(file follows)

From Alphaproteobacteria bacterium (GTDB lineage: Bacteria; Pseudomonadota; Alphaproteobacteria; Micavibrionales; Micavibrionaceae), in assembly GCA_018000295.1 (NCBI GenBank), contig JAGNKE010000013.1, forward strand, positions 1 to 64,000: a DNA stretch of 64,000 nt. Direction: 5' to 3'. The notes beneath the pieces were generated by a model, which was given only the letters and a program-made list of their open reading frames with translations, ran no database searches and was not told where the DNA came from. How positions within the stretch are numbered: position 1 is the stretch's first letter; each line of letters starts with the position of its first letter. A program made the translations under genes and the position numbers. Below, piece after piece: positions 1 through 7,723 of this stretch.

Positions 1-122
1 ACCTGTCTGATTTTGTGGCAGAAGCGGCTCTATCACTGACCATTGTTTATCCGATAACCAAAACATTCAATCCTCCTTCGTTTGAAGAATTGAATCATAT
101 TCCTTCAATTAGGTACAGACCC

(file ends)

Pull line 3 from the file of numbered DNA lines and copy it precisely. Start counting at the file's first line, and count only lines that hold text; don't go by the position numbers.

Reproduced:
1 ACCTGTCTGATTTTGTGGCAGAAGCGGCTCTATCACTGACCATTGTTTATCCGATAACCAAAACATTCAATCCTCCTTCGTTTGAAGAATTGAATCATAT